In short, I found the game to be really quite good, once I was able to really get into it. However, I'm not sure how much of the 40+ hours I put into the game will stick with me down the road, especially given the fairly safe ending.

I give Radiant Historia 4 of 5 stars, primarily because of the great music and story/mission structure.
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on November 30, 2017
I was pleasantly surprised by this game. I liked it. It may be very linear and only worth one playthrough but the story was good. To me it's a one and done game but there are people who will watch the same movie, read the same book, or play the same linear game many times. It's an adventure RPG with random battles and turn based combat. In combat you can use skills to move enemies to different tiles in order to have attacks hit all of them. The story involves a prince in a dying world who finds a magic book that lets him go time hopping between two different timelines that eventually converge into one.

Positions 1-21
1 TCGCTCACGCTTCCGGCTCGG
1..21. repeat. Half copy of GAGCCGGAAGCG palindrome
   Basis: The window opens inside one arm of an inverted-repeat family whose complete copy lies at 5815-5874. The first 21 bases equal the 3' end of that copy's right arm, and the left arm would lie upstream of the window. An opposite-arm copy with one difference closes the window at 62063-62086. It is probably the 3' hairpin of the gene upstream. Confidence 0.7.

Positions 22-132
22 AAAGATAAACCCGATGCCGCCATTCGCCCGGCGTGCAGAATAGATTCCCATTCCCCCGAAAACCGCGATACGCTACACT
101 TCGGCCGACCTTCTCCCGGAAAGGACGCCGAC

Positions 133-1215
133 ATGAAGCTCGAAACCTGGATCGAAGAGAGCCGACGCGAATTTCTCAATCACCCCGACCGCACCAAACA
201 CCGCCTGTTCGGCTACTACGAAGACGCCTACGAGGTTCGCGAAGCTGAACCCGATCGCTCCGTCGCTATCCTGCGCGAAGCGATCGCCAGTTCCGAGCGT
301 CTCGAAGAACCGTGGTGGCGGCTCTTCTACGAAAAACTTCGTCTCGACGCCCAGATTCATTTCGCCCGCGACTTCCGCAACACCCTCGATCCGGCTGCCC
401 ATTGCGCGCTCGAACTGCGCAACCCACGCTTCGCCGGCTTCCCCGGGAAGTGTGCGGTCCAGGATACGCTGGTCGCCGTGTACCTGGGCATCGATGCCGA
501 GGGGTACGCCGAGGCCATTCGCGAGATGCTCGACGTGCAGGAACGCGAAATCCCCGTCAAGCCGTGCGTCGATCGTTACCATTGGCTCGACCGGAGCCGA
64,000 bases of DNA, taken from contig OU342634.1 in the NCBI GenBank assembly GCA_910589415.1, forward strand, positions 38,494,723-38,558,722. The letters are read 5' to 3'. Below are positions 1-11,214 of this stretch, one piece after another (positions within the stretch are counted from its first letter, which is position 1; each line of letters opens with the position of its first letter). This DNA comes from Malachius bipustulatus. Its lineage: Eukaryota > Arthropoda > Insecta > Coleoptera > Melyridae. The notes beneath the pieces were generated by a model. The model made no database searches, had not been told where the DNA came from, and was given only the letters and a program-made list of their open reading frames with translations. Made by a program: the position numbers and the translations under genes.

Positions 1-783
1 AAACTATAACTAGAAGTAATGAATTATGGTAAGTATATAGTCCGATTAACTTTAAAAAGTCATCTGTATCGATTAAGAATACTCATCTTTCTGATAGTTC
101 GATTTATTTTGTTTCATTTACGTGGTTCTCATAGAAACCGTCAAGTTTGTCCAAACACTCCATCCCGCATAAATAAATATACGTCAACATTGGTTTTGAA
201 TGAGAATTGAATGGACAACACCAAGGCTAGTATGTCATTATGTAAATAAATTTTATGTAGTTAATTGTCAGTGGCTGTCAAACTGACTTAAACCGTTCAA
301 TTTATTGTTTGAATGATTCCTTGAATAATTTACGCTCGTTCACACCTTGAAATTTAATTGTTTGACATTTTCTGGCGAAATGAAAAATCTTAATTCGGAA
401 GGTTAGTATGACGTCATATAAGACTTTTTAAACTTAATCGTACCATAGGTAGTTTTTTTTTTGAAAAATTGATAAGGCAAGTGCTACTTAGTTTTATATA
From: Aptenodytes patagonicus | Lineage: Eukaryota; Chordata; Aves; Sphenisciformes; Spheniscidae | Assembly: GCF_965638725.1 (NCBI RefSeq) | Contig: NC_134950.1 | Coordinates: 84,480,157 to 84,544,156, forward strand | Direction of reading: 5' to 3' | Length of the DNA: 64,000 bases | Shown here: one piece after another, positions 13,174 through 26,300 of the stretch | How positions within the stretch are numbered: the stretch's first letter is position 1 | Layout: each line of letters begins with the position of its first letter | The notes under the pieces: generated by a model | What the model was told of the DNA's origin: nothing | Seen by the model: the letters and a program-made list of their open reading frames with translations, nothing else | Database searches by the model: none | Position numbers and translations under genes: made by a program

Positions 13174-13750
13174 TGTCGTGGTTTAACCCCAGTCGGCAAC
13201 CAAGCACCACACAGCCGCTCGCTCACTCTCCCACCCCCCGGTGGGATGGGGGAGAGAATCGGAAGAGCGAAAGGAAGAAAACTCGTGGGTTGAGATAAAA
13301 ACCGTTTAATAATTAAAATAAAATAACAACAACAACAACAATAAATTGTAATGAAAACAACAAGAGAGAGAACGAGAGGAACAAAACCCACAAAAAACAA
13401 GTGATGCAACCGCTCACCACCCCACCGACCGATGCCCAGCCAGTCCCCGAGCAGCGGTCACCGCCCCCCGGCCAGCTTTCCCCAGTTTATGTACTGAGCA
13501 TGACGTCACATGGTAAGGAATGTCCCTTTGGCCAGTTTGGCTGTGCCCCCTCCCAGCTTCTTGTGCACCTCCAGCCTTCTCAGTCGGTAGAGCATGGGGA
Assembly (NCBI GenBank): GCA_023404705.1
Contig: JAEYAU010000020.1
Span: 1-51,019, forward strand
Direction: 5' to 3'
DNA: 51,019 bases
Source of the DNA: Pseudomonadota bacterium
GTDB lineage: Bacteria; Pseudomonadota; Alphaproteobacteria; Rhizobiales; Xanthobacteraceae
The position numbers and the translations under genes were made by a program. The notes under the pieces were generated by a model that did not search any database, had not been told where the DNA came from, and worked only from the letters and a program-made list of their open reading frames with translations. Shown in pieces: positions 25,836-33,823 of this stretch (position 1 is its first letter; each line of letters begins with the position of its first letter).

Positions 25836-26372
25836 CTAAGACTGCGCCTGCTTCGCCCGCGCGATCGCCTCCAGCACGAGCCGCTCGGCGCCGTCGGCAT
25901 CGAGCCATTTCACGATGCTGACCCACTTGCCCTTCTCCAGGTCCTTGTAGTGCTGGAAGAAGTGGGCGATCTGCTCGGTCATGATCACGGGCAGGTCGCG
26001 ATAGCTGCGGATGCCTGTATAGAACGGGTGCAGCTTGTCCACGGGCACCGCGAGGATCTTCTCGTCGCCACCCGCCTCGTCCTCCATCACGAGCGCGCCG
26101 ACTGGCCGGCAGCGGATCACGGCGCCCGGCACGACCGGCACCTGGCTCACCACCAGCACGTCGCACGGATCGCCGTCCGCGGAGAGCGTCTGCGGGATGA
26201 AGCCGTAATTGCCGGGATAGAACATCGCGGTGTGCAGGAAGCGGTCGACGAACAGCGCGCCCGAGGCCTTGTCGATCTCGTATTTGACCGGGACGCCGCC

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on March 10, 2017